The US Supreme Court dismissed on Monday Volkswagen AG’s an offer to avoid legal action by officials in three states seeking damages stemming from the German automaker’s diesel emissions fraud scandal.
The judges refused to hear appeals from VW and the German auto supplier Robert Bosch LLC a lower court ruling that allows Hillsborough County of Florida and Salt Lake County of Utah to seek to hold companies accountable under local laws and regulations that prohibit tampering with vehicle emission controls. The court also dismissed VW’s appeal against a similar ruling in a case brought by the state of Ohio.
Volkswagen subsidiary Volkswagen Group of America Inc argued that under the Clean Air Act, the governing environmental law in the United States, only the federal government can prosecute such claims. VW noted that it has already reached a deal worth over $ 20 billion with the United States Environmental Protection Agency.
The lawsuits accused VW of misleading the EPA, thereby also violating local laws.
The administration of President Joe Biden, invited by the court to consider the dispute, urged the judges not to examine the case, saying that the Clean Air Act allows for the application of state laws.
In one case, Volkswagen was trying to overturn a 2020 ruling from the San Francisco-based 9th US Circuit Court of Appeals. The 9th Circuit decided that the Clean Air Act did not prevent local efforts to enforce liability on vehicles that VW had tampered with after they were sold. 9th Circuit, however, agreed with VW that it could not be held liable under the Local anti-tampering laws for actions taken prior to sale.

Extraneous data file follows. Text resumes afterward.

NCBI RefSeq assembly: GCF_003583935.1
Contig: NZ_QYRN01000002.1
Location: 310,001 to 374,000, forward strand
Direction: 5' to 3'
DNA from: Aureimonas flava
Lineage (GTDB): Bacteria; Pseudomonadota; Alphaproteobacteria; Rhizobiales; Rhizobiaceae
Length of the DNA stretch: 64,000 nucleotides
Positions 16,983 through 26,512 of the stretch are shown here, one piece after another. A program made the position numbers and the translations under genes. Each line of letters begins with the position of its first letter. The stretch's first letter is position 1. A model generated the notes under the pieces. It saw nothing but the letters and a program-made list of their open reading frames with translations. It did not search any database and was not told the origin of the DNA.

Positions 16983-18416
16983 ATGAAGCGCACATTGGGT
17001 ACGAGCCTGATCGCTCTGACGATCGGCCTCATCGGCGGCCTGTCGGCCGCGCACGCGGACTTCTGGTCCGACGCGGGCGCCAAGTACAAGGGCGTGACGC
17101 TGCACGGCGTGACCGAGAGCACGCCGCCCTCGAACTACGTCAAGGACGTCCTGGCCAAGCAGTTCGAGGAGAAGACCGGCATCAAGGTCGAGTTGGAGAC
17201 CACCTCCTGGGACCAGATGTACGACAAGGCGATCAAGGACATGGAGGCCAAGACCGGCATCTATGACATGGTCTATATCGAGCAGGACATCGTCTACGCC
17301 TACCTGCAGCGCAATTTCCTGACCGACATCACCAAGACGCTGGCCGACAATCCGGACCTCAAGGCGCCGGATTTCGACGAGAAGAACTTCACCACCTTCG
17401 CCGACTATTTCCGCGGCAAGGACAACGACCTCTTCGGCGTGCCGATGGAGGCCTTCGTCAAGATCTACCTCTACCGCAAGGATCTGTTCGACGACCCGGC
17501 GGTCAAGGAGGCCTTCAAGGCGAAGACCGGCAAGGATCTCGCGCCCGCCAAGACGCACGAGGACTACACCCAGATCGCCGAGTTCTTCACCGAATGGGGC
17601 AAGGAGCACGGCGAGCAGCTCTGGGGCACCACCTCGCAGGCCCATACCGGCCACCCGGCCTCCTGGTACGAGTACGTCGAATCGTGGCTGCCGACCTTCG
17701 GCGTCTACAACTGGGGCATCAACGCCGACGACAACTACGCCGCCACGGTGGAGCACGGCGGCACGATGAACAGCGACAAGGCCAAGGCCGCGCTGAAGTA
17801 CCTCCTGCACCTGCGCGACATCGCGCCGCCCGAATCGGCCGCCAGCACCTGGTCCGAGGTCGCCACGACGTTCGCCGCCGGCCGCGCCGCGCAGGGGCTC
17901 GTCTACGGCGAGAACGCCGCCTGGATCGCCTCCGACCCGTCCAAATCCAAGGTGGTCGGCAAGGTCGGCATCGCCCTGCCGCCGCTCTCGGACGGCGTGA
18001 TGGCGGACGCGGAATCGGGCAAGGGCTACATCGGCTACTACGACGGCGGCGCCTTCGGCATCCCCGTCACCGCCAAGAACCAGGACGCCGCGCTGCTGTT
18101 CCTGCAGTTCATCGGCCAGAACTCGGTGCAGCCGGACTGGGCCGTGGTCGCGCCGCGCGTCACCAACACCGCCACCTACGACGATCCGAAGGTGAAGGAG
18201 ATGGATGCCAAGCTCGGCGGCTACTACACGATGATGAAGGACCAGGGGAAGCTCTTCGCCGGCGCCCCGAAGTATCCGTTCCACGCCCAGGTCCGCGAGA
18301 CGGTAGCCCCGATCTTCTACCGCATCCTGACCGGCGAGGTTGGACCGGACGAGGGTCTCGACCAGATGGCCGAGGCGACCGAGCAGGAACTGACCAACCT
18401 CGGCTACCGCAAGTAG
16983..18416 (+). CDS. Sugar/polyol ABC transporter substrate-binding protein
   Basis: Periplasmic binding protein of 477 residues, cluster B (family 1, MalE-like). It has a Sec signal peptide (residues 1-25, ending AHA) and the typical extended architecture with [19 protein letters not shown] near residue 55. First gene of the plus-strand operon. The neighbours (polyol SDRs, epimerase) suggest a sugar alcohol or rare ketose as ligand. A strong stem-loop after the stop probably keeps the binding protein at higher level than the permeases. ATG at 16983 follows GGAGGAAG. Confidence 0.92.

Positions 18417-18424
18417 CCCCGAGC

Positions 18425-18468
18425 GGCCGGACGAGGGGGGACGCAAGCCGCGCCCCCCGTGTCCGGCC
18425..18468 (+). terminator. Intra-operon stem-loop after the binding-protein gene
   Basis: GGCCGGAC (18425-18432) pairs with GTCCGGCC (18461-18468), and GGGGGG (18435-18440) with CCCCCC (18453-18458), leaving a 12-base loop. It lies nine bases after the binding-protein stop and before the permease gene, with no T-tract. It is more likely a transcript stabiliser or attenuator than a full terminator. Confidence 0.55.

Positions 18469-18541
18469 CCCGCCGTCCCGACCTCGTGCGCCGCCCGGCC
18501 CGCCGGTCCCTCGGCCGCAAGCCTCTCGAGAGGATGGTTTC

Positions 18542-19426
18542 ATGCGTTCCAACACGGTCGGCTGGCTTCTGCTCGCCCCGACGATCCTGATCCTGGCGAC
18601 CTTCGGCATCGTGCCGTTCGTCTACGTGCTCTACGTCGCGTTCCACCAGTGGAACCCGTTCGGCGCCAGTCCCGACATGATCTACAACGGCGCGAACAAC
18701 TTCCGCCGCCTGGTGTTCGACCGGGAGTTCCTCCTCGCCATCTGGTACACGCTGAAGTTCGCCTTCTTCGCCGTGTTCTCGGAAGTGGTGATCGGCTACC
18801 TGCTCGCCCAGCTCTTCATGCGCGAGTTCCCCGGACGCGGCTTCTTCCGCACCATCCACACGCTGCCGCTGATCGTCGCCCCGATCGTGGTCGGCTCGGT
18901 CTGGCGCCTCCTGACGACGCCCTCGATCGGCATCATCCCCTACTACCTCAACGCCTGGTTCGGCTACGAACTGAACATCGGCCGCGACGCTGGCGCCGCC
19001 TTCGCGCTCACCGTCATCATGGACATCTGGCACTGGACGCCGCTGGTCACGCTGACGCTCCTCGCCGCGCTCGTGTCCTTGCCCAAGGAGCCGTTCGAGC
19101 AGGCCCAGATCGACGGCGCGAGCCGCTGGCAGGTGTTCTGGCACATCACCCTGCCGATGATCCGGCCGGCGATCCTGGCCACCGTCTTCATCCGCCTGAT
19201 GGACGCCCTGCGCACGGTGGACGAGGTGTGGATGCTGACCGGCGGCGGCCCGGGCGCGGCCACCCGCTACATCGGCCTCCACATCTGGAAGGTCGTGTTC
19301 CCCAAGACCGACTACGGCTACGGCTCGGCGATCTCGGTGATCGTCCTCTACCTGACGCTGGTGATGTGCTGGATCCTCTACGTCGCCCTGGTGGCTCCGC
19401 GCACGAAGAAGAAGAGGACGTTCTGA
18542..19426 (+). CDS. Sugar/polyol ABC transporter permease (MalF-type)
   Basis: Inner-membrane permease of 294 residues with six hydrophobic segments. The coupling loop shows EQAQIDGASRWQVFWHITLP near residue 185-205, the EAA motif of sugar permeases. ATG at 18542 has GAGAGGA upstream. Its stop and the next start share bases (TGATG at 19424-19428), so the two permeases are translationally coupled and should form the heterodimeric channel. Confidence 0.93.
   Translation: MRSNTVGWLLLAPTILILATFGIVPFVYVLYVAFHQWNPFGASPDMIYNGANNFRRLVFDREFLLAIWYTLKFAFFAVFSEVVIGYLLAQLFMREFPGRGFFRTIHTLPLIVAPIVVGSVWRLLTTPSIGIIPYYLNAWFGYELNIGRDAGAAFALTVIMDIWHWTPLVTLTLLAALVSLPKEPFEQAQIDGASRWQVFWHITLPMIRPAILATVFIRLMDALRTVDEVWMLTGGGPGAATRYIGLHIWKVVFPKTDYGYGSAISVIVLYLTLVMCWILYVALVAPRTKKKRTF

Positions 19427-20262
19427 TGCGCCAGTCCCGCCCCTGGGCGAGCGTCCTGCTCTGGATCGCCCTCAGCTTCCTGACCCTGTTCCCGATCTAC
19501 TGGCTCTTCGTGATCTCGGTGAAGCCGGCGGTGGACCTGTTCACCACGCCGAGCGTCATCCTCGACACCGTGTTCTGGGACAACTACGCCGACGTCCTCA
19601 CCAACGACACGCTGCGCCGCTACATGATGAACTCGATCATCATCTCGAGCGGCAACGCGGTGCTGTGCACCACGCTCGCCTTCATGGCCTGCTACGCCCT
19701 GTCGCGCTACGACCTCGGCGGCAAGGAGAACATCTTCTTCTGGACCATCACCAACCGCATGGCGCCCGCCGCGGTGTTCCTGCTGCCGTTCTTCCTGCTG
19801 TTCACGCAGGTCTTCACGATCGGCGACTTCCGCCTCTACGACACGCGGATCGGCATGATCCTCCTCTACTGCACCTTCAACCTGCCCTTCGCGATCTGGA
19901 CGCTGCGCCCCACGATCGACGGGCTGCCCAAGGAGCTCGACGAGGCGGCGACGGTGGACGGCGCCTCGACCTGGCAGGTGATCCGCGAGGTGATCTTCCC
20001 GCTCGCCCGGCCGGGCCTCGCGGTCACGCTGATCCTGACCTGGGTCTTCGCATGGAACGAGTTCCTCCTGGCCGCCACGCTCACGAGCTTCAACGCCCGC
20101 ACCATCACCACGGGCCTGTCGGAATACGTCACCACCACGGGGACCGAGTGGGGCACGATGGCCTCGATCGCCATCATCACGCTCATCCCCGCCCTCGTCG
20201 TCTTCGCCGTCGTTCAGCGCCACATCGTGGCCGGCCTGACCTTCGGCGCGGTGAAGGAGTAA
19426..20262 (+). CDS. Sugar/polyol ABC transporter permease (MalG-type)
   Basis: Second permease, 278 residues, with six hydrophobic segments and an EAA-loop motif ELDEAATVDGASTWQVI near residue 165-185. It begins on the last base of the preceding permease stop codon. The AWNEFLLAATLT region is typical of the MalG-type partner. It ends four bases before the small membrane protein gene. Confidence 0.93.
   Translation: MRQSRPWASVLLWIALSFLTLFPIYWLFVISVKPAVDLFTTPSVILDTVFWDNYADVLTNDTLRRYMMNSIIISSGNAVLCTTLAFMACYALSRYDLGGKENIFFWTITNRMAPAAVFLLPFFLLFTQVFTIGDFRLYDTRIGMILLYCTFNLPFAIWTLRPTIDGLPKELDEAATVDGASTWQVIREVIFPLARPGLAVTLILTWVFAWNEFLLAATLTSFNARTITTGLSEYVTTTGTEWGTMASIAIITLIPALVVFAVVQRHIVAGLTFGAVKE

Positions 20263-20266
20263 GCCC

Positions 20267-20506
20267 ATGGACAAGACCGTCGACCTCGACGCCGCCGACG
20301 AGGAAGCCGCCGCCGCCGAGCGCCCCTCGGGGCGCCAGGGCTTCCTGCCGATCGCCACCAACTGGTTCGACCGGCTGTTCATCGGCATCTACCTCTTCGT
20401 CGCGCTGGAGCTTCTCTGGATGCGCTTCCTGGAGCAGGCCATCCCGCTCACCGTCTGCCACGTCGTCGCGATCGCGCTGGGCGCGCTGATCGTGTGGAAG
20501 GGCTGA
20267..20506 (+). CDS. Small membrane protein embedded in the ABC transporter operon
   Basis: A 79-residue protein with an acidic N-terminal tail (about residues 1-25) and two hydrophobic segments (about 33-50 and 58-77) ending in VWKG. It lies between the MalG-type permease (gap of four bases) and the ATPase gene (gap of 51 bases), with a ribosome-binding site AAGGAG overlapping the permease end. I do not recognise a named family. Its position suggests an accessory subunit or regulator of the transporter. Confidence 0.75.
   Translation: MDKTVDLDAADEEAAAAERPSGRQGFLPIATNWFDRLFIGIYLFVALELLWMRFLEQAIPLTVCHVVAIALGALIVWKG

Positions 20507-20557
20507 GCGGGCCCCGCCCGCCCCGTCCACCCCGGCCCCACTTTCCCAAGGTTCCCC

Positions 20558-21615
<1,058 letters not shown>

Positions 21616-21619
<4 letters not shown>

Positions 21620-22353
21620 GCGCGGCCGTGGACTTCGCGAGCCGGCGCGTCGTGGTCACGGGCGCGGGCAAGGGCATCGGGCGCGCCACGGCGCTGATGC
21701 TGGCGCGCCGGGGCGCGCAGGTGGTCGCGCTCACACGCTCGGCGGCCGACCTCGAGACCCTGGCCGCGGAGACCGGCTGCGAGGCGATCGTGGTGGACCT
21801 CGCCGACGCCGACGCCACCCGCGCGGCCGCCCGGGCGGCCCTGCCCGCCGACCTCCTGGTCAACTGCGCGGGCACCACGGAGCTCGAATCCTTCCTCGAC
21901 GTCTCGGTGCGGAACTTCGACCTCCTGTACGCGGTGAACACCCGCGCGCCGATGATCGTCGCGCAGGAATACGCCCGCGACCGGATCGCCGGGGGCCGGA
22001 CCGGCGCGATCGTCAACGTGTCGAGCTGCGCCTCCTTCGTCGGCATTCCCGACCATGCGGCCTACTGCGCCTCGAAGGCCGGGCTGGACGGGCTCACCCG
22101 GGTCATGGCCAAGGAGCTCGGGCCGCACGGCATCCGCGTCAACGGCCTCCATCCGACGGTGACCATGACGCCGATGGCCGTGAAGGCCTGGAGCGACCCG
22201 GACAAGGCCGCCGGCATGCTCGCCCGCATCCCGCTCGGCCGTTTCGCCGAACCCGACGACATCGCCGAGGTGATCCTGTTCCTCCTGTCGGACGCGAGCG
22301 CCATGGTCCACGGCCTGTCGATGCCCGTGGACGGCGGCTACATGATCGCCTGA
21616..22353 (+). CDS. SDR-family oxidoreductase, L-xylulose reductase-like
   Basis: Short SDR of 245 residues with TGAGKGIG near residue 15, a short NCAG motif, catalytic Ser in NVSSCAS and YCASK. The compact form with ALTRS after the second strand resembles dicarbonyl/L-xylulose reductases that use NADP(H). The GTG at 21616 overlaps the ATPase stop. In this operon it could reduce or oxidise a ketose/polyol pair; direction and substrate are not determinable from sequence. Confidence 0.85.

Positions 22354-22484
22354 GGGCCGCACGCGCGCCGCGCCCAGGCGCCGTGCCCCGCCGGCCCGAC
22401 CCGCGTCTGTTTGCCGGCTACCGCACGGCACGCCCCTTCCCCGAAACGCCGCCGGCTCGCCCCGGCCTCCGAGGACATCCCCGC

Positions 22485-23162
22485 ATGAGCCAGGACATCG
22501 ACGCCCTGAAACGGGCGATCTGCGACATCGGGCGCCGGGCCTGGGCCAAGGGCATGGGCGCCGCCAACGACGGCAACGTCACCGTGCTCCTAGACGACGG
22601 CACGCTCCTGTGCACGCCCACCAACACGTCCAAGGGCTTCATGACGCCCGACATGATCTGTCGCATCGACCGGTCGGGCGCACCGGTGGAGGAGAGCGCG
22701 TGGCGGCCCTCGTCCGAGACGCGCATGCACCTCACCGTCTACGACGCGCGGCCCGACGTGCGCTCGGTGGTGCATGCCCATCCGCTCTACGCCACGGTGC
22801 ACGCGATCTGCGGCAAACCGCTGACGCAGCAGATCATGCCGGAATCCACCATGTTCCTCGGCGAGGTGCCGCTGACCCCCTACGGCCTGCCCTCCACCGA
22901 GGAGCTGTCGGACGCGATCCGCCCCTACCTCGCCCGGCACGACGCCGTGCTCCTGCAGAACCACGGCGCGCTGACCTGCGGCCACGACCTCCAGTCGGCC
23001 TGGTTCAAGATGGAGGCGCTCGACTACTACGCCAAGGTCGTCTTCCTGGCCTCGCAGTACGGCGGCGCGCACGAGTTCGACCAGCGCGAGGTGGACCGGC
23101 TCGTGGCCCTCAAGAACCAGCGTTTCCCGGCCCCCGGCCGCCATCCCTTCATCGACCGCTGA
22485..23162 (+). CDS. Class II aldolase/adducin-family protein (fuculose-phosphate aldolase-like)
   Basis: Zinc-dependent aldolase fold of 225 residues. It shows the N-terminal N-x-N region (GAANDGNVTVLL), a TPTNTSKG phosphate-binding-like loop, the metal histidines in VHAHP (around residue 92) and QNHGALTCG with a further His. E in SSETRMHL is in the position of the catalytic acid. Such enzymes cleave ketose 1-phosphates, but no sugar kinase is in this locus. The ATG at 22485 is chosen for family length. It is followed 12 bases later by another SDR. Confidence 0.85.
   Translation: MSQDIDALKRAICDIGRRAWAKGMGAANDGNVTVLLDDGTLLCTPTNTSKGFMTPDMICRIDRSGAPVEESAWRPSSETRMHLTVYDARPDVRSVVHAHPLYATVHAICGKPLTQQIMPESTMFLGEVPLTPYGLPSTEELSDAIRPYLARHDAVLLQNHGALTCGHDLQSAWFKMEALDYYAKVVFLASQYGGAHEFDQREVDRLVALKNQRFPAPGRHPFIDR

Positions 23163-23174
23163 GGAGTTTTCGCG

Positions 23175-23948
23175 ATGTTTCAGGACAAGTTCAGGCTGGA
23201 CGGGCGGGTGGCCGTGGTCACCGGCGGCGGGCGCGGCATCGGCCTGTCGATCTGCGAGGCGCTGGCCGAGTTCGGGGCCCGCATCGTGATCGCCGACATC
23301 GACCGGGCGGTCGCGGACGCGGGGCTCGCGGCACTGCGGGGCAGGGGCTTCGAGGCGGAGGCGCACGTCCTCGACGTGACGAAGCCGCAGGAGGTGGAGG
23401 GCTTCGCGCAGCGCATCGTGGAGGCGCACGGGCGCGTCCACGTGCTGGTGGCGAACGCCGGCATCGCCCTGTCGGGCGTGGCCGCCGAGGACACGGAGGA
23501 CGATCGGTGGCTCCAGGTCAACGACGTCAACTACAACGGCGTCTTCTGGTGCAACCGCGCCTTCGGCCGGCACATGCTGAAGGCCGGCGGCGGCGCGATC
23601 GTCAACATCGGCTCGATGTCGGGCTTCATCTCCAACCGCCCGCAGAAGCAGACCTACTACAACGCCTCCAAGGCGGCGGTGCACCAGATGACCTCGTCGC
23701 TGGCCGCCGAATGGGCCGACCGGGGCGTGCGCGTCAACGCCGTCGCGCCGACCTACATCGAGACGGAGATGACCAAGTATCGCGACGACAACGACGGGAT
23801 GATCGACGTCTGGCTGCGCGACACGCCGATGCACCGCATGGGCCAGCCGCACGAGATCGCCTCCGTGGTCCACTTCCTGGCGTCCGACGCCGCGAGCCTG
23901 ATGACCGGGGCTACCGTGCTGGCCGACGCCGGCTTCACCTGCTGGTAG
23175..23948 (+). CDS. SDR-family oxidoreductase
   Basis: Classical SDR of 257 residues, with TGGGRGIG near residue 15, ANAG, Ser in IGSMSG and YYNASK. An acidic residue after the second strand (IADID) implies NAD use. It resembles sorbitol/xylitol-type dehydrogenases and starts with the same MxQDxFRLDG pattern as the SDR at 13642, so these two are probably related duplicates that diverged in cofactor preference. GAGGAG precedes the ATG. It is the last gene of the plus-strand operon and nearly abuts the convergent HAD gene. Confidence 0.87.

The 9th Circuit said its decision could lead to “astounding responsibility for Volkswagen”.
Volkswagen was also looking to overturn a June ruling from the Ohio Supreme Court that reached a similar conclusion.
VW says it could take massive damage in cases and potentially others. Daimler AG and Fiat Chrysler, part of Stellantis NV, are facing similar claims.
Volkswagen announced in September that it agreed to pay $ 1.5 million to resolve similar complaints in New Hampshire and Montana. If other states and counties set the same amount per vehicle, the total would be just $ 13 million.
In 2015, Volkswagen revealed that it used sophisticated software to circumvent nitrogen oxide emissions requirements in nearly 11 million vehicles worldwide. It also misled the EPA, which began asking questions in 2014.
In addition to equipping vehicles with “defeat devices” before they were sold, VW also installed software updates after the sale, which was the contentious conduct before the Supreme Court. At the time, VW did not disclose the true purpose of the updates, which were intended to refine the software used to control emissions.
In a brief support to the company, the Alliance for Automotive Innovation, a trade group, said that opening companies to lawsuits related to after-sales software updates “will jeopardize the ability of auto manufacturers to make these updates. essential and will upset the after-sales regulatory regime. which has existed for decades “.
Local government lawyers disagree, saying automakers would not be liable if they comply with the requirements of the Clean Air Act.